10 Great Dark Comedies From The 2000s You May Have Missed

6. Pretty Persuasion (2005)

Pretty Persuasion

At the exclusive Roxbury, a Beverly Hills high school for the wealthy, Kimberly Joyce (Evan Rachel Wood) is a 15-year-old with dreams of being an actress. When her high school drama teacher Percy Anderson (Ron Livingstone) humiliates her best friend Brittany, she hatches a plan for revenge–by publicly accusing the teacher of sexual harassment. Setting off a firestorm in both the school and the media, Kimberly watches with delight as her plot begins to pay off.

This doesn’t sound like a comedy, but it is–a very dark one. The entire tone of the movie follows Kimberly, who’s a diabolical schemer bordering on sociopathy. Wood gives a fantastic performance as the duplicitous character, one that admires a school shooter and dreams of stardom no matter what. With few likeable characters, finding refuge in audacity and profanity, and with a mean streak that barely lets up throughout, Pretty Persuasion is like Mean Girls on black tar heroin.


7. Behind the Mask: The Rise of Leslie Vernon (2006)


In a world where the slasher characters of horror films–Michael Myers, Freddy Krueger, and Jason Vorhees–actually exist, a documentary crew follows Leslie Vernon, a surprisingly genial psychopathic killer seeking to join the ranks of these legendary figures. As the crew documents his preparations and day-to-day life, Vernon explains that he’s going to slaughter a group of teenagers in his parents’ old house, complete with a “survival girl” to face him. But the documentary crew eventually realize that they can’t just stand by and let him go through with it. Or was this all part of his plan?

This clever black comedy horror film works on meta-humor and depicts a world where horror movies are real and how being a murderous monster is a trade people ply. A unique take on the horror film that features cameos from some well-known horror movie stars, the character of Leslie Vernon deconstructs the time, preparation, and thought that goes into picking out the right group of people to slaughter and setting up the killing space. A strong recommend for horror fans that know every trope of the genre and can appreciate the dark humor inherent in horror films.


8. I Love You, Phillip Morris (2009)

I Love You Phillip Morris (2009)

Truth is stranger than fiction, and I Love You, Phillip Morris is one crazy true story. Following the true story of Steven Jay Russell (Jim Carrey), a once-married but closeted gay man who–after a severe car accident–decides to start living an openly gay life. Becoming a con man, he’s sent to prison for insurance fraud and falls in love with fellow inmate Phillip Morris (Ewan McGregor). And then the story gets twisted, involving Russell escaping from prison multiple times, posing as Morris’s lawyer, and faking illness just to be with Morris.

This unbelievable true story is directed with flair and has a cheery manic tone to it. Carrey pulls back his normally unrestrained comedic performance as Russell to great effect while McGregor plays Morris with a confused sweetness. Finding humor and even romance in ostensibly wildly criminal activities, I Love You, Phillip Morris is a twisting, turning comedy that is surprisingly sweet–when it’s not being completely nuts.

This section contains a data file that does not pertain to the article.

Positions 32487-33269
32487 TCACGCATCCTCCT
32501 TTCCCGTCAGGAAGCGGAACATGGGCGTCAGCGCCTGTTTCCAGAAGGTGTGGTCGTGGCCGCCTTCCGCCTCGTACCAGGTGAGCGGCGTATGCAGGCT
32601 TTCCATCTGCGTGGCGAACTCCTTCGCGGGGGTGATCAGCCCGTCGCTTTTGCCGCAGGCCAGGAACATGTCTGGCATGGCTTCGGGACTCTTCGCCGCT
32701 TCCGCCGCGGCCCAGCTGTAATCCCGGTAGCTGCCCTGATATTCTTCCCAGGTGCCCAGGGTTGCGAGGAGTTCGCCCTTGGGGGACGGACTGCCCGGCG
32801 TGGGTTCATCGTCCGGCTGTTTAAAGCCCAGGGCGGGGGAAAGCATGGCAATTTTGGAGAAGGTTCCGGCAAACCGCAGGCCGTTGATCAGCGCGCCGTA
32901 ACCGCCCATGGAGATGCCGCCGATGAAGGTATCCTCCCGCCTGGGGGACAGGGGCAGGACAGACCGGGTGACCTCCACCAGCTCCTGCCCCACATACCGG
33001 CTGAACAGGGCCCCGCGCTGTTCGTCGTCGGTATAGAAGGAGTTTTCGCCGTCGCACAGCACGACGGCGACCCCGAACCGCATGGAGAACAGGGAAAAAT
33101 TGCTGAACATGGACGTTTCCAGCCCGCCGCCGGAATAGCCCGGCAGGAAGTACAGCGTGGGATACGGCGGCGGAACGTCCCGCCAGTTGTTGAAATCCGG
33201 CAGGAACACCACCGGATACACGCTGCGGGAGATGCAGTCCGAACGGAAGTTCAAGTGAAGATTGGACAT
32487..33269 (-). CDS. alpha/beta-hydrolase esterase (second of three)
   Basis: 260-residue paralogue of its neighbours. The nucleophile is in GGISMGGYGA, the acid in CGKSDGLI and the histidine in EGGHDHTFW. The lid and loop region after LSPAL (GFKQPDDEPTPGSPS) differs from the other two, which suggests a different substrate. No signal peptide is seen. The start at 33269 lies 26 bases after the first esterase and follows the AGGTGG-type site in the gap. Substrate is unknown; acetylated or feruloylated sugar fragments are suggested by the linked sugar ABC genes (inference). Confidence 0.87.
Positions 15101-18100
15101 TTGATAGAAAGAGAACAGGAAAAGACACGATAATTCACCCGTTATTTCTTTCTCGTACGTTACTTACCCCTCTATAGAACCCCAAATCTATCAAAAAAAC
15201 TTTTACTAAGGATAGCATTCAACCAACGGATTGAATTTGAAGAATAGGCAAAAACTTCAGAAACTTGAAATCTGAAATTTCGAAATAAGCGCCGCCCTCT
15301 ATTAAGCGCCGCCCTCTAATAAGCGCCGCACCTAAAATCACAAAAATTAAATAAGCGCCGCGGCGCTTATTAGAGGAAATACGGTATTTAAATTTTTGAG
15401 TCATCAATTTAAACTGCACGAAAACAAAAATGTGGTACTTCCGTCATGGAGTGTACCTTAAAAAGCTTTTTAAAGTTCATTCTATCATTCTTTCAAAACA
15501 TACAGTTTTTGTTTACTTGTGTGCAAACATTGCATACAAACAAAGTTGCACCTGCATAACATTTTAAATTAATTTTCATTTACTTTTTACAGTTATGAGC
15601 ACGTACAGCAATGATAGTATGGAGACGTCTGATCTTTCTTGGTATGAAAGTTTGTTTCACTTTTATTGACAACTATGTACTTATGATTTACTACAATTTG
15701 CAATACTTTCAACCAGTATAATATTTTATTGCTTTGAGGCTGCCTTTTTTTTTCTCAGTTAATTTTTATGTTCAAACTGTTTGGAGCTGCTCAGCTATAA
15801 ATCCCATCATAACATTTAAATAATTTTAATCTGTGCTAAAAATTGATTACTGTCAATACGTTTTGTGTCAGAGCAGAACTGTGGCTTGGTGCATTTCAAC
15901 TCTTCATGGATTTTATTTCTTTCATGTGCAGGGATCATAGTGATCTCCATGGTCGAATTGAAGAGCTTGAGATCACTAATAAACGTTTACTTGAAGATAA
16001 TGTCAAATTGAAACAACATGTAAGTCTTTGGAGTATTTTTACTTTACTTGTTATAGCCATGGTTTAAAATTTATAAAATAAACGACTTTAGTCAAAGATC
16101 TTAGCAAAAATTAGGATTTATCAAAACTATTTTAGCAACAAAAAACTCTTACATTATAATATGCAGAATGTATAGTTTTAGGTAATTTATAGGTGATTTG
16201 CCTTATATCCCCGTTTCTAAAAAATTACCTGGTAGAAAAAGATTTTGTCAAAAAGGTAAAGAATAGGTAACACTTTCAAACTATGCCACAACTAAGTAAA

9. World’s Greatest Dad (2009)

World’s Greatest Dad (2009)

Not every parent gets the kid they want or even could have expected. This is the plight of single father and high school English teacher Lance Clayton (Robin Williams), an idealistic writer and sensitive teacher who nonetheless is stuck with a rude and rather idiotic son Kyle. That is, until Kyle accidentally kills himself while practicing auto-erotic asphyxiation one day.

Instead of making his crude slob of a son’s death a humiliating joke, Lance writes a moving, sensitive masterpiece of a suicide note and claims it as his son’s, which garners great acclaim and a new understanding of who his son is–even though it isn’t. Forging a masterful journal that he purports is his late son’s and gaining the attention of the media, Lance finds respect and admiration from his students and fellow teachers–but how long can he deceive everyone?

This pitch-black dark comedy was directed by Bobcat Goldthwait and features one of Williams’ best late-career final performances. If you like your comedy extra black with a dollop of satire, World’s Greatest Dad is for you.


10. A Serious Man (2009)

Larry Gopnik is experiencing the worst few days of his life: his family’s falling apart: his wife suddenly announces she’s divorcing him for someone else; his son is supposed to be studying for his Bar Mizvah but spends his days stoned out of his mind instead; and his daughter steals money from his wallet. Even worse, at the college he teaches at, a student is simultaneously attempting to bribe him for a passing grade and threatening to sue him for defamation if he refuses. He’s kicked out of his house, moves into a crappy motel room that he shares with his brother, and finds out somebody is sending letters to the college urging them to deny him tenure. And then it gets worse.

Can you expect anything less from the Coen Brothers than to make a series of extremely unfortunate events in a relatively innocent man’s life into a comedy? A Serious Man both baffled and impressed critics with its nihilistic tone and Job-like allegory. A surprise hit for the Coen Brothers, A Serious Man is also highly divisive among their fans, with some claiming it their best work while others dismiss it as too bleak to be considered funny. But that’s the bitter pill you have to swallow if you’re going to watch a dark comedy: that it may not always be pleasant, and the laughs often come shortly after gasps.

Author Bio: Mike Gray is a writer and academic whose work has been featured on numerous websites and maintains a TV and film blog at mikegraymikegray.wordpress.com.